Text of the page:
Don’t get me wrong, food processing isn’t all bad. Your great-grandmother probably used some of the 32 food processing methods recognized by the FDA. She likely dried apples for use in winter, preserved berries for jam, fermented cabbage into sauerkraut, or milk into yogurt, or pickled beets from the garden. These traditional processes extend the shelf life of crops to last through the winter.
Other processes make food healthier. Sprouting grains can make trace minerals more available by reducing phytic acid, and increase vitamins A and C. Cooking tomatoes releases the lycopene, a potent antioxidant. Fresh tomatoes are great, but be sure to enjoy pasta with tomato sauce too.
Make vs Buy
In the prior post we discussed the proper limits on food processing and opened the door to doing more home processing. Commenting, reader Laura noted that she makes her own cheese and Graham crackers. Jessica observed it’s a balancing act, what to make at home; she prefers to buy both pasta and spaghetti sauce. (Though we did post a recipe for Real Spaghetti Sauce.)
There’s an interesting book, Make the Bread, Buy the Butter, by Jennifer Reese that reviews the various make vs. buy decisions. Reese, newly out of a job, decided to cut costs by doing more of her food processing. She found it cheaper to buy butter, but better to make your own bread. Reese tried a lot of home-made items but I’d like to add one: oatmeal cookies—the subject of this post. You can't buy cookies with this kind of love and taste in the store.
Skip’s Oatmeal Cookies
I started with the recipe on the Quaker Oats box and made these changes:
- Butter: We like a crisper cookie, so I reduced flour ¼ cup and increased butter ¼ cup. This helped but I learned to also press the dough flat with a fork for an even thinner, crisper cookie.
- Sugar: The recipe called for 1-¼ C of sugar (3/4 C brown sugar plus ½ C white sugar). We reduced this to 1 C turbinado sugar (less processed; slightly more vitamins and minerals), though we use regular brown sugar if turbinado isn’t available.
- Flour: I used fresh-ground wheat flour instead of store-bought flour. This made a crumbly cookie, especially in humid weather. After some experimenting, I solved this by combining whole-wheat flour and white flour. Another solution, if you want 100% whole-wheat flour, is to add 1 tbsp of wheat gluten.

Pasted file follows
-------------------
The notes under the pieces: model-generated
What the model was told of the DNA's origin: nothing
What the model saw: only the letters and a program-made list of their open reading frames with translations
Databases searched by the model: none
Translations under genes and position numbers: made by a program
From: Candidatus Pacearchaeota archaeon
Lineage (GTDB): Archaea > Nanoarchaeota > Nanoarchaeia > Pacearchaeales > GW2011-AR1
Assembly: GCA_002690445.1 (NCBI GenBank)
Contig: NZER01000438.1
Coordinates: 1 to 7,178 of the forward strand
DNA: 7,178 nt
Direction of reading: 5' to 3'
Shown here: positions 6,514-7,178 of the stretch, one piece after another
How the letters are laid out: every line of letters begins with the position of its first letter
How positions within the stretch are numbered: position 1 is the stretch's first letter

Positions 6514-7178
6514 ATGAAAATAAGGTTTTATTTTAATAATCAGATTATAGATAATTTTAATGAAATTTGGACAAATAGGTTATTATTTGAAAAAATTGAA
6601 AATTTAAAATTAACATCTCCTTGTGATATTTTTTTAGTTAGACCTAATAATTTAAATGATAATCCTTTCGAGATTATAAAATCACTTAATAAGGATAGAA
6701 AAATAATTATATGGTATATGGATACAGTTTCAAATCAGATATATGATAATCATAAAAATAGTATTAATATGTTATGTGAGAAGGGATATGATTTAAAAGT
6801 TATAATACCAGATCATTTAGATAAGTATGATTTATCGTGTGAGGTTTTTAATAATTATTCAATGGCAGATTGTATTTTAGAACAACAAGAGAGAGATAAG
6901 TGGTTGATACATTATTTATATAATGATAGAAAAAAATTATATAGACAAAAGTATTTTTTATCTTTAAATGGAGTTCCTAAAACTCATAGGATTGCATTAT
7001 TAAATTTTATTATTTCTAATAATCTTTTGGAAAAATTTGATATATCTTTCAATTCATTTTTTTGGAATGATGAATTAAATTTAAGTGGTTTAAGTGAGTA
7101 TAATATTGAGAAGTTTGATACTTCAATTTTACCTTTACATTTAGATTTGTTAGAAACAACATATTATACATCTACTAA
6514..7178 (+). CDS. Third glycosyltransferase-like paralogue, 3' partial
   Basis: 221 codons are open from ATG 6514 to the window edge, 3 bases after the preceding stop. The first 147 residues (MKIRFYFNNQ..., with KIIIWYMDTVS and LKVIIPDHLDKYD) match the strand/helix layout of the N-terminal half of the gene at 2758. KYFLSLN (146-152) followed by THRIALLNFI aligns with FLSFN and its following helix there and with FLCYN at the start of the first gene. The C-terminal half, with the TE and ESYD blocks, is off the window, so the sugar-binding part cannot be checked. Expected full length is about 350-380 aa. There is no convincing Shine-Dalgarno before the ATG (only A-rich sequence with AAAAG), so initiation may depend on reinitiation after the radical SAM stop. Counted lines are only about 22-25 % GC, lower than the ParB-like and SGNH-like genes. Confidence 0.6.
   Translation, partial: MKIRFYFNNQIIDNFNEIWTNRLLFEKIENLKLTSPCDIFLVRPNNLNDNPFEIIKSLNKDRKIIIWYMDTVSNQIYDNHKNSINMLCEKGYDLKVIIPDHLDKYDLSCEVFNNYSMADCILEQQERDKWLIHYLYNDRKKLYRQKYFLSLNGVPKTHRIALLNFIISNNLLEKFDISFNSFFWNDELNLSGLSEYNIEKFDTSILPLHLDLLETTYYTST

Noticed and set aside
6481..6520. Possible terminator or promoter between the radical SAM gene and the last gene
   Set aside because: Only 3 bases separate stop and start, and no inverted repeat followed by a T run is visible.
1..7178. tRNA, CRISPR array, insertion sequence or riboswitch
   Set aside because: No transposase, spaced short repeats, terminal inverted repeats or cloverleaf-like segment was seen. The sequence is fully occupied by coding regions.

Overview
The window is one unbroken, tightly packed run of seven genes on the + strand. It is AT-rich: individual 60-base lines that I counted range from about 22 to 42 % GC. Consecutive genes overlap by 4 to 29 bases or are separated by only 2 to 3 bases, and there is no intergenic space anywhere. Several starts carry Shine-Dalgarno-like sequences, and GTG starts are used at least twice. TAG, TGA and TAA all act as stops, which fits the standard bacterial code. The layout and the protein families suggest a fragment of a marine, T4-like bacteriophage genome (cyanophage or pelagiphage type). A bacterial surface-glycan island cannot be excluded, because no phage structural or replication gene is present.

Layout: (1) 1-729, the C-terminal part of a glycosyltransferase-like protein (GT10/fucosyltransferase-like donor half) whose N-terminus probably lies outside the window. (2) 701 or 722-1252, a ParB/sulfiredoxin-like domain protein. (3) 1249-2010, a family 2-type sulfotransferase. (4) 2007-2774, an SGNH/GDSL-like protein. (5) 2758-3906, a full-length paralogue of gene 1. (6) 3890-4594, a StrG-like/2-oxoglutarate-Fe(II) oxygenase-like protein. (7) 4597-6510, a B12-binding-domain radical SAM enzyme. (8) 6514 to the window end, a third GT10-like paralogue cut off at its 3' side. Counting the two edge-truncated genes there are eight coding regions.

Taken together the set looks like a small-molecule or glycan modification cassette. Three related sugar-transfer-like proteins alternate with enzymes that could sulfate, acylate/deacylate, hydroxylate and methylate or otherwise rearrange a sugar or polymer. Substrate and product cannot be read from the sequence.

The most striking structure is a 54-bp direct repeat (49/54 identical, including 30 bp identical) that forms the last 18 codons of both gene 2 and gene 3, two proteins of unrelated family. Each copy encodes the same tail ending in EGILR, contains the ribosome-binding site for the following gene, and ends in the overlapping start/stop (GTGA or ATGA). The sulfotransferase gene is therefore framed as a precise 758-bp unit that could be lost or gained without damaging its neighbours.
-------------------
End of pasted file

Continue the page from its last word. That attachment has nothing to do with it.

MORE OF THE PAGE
- Seasoning: We replaced the cinnamon and raisins with walnuts (source of omega-3) and dark chocolate chips (60% cacao; rich in antioxidants). The beautiful wife says some prefer the semi-sweet chips, but darker means more of the healthy cacao. There’s nothing wrong with cinnamon and raisins—just a taste preference.
Skip’s Oatmeal Cookie Recipe (Guess I made enough changes to put my name on the recipe.)
- 1 C butter (2 sticks, or 16 oz.)
- 1 C turbinado or brown sugar
- 2 eggs
- 1 tsp vanilla
- ¾ C fresh whole-wheat flour
- ½ C all-purpose flour
- 1 tsp baking soda
- ½ tsp salt
- 3 C oats
- 1 C chopped walnuts
- 2/3 C small dark chocolate chips
- Cream butter and brown sugar together. (Some experts claim that colder butter results in less crumbly cookies, but I didn’t see a difference in my testing.)
- Beat in eggs and vanilla.
- Add flour, baking soda, and salt. Blend well.
- Add oats, walnuts, and chips. Stir together.
- Drop on cookie pan (rounded tablespoon size nuggets) and flatten with a fork (as though you were making peanut butter cookies). We don’t coat the pan but we have a cheap aluminum pan that gets a little sticky and I’m cautious of aluminum cookware so we drop the dough on parchment paper with this pan.
- Bake about 12 minutes at 350 F. Makes about 4 dozen. We put some in zip-lock sandwich bags to freeze (so I won’t eat them all at once).